NBN focus shifts to business products

Mark Gregory

The government has no idea how to move the NBN forward if the Communication Minister Paul Fletcher’s speech at the CEDA conference last month is any indication.

After bashing Labor’s vision for an all fibre network that connected 93 per cent of premises to the NBN – something that most countries around the world are now pursuing – Mr Fletcher relied upon clichés and misleading statements to argue that the government’s failed NBN policy is good for the nation.

So what did Mr Fletcher offer us in his speech at CEDA’s 40th State of the Nation? Not a lot, other than to argue that NBN Co should offer business broadband connectivity products, and how this would improve competition and reduce the cost of broadband. Light bulb moment!

The NBN is being installed into premises across the nation, including business premises, so it is little wonder that NBN Co would make available uniform wholesale broadband products to its retail partners that are tailored for business, just as it does for residential and small business customers.

Mr Fletcher has offered no new initiatives nor any hint of government thinking on telecommunications policy since taking up his position. Possibly now would be a good time for Mr Fletcher to reflect on what the US Federal Communications Commission Chairman Julius Genachowski said in 2011.

“The Internet is creating more jobs than it’s eliminating … but there are no guarantees about where those new jobs will be created in the global economy. The world is connected. Capital can flow anywhere, and jobs will follow. Let’s not kid ourselves,” Mr Genachowski said.

“I hear this directly from my counterparts overseas: our global competitors want to be centers of broadband innovation and job creation. We’ve got to get our broadband infrastructure right. If we don’t, we’ll still have job losses here, but the new jobs will increasingly be created in other parts of the world.”

Among the world’s 68 leading economies, Australia has slipped to 14th in the Global Digital Competitiveness Ranking 2019. Australia ranked 45th for business agility, three places lower than 2018 and for broadband Australia ranks 38th. Australia’s overall communications technology ranking has failed to 54th.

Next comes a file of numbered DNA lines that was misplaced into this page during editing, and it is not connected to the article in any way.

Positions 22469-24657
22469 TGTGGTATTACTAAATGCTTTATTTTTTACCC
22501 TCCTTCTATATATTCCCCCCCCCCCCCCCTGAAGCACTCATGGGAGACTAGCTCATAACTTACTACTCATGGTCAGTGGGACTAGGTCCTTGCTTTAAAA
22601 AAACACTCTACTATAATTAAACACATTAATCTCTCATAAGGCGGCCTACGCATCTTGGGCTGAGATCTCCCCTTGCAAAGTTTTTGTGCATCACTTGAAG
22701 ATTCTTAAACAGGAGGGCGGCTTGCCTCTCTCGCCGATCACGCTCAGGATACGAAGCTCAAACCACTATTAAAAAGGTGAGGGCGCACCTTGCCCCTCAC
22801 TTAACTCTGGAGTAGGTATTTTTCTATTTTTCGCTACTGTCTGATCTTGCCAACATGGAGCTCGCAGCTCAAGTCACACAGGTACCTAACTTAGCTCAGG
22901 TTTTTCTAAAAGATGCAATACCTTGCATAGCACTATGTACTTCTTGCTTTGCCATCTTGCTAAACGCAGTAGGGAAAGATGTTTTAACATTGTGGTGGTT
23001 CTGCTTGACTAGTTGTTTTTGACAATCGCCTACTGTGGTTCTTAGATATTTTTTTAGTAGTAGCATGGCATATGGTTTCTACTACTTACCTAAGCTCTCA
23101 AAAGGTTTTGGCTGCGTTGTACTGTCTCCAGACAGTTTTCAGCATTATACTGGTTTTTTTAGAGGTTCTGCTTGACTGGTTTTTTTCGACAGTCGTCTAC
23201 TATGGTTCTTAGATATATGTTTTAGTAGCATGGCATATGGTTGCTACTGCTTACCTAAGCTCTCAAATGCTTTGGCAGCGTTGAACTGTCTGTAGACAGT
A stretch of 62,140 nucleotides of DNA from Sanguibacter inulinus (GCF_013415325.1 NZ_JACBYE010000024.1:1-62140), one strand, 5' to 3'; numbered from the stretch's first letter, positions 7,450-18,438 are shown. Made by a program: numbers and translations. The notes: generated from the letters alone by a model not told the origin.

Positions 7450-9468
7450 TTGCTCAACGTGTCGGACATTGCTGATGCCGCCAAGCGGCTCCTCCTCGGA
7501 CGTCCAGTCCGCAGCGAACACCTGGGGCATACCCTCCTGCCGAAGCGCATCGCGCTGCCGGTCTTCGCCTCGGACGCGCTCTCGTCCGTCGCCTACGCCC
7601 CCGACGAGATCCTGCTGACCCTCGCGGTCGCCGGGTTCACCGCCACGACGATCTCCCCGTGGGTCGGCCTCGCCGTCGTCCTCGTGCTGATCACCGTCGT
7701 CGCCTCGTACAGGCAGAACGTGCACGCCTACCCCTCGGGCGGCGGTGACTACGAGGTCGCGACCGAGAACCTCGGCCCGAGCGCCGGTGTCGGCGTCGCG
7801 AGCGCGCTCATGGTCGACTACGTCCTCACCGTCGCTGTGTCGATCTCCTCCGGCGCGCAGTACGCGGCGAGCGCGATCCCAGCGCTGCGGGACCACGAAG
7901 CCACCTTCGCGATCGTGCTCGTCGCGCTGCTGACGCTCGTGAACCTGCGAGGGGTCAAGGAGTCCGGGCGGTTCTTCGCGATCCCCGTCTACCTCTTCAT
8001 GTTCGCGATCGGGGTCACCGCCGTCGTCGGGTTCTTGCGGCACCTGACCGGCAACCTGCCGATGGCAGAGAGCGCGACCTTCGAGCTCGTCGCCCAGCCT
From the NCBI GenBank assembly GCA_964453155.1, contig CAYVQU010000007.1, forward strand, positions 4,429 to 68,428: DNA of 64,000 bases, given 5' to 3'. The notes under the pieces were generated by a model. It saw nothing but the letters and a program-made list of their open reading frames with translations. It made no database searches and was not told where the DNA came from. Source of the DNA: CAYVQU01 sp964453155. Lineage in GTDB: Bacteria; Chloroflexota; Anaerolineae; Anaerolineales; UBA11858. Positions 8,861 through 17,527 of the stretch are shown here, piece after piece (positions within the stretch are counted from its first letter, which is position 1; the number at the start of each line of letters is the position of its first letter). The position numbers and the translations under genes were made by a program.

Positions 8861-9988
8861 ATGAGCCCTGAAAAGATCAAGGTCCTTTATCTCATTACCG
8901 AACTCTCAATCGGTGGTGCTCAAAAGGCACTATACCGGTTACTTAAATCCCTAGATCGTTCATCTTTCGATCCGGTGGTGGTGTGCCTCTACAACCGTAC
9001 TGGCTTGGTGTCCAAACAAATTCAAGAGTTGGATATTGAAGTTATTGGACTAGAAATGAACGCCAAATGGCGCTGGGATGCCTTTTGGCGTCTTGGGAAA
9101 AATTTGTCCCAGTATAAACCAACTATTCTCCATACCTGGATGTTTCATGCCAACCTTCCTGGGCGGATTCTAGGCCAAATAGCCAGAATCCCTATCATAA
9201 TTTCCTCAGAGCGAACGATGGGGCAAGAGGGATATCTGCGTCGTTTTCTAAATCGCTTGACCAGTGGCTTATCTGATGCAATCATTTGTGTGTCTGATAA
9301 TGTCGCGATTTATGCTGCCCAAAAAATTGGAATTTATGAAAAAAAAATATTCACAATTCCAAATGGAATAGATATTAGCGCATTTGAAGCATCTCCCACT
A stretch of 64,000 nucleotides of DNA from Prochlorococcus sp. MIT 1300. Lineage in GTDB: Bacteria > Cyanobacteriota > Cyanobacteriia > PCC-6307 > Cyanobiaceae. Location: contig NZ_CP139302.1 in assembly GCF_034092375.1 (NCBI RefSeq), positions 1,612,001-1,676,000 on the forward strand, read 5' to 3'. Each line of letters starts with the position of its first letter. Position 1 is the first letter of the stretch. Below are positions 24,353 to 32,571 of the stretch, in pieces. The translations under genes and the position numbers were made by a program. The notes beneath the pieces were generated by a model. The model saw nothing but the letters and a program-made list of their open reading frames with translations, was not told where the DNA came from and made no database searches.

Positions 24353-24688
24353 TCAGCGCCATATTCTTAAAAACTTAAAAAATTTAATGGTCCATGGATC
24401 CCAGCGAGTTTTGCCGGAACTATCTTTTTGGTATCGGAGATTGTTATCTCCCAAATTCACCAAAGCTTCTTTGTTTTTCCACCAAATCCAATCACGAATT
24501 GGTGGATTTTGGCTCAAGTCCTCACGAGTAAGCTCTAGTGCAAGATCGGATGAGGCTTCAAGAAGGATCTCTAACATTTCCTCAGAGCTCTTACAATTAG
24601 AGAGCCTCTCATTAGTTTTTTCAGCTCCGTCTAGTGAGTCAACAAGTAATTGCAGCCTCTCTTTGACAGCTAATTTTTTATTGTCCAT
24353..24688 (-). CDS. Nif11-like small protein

To put Mr Fletcher’s speech into a global context, he was spruiking the fanciful achievements of a government that has taken Australia to the brink of the abyss.

Under the Coalition government’s watch, Australia has fallen to become a third world nation for telecommunications and is fast approaching this status for several other key factors that highlight why the government has resorted to ignoring reality.

Having changed the NBN build away from an all-fibre network to one based on second rate obsolete copper based technologies and wasting $30 billion in the process, Mr Fletcher argued that “we are going to need to rely on and boost competition to make sure that our fixed networks continue to upgrade and stay in tune with world developments.”

It is worth remembering that the reason for the NBN in the first place was a lack of competition that resulted from the Howard government’s failure to split Telstra into wholesale and retail when it was privatised.

This failure was further compounded by the Howard government’s failure to convince Telstra to upgrade the access network in the early 2000s.
So how can Mr Fletcher side-step history and try to blame Labor for the Coalition’s ongoing failures in the telecommunications portfolio?

Notwithstanding the myopic calls from some in the industry for carriers to be able to compete with NBN Co in urban areas, thereby further reducing NBN Co’s ability to generate revenue, the fact is that NBN Co’s bottom line is terrible, and it is unlikely to get any better whilst the Coalition government continues to blunder along.

Mr Fletcher’s speech is a strong indication that the Coalition government just does not understand telecommunications and it is this misunderstanding of how privatisation has played out in Australia that has led to Australia being the largest global exporter of gas, yet Victoria is seeking to import gas from Singapore.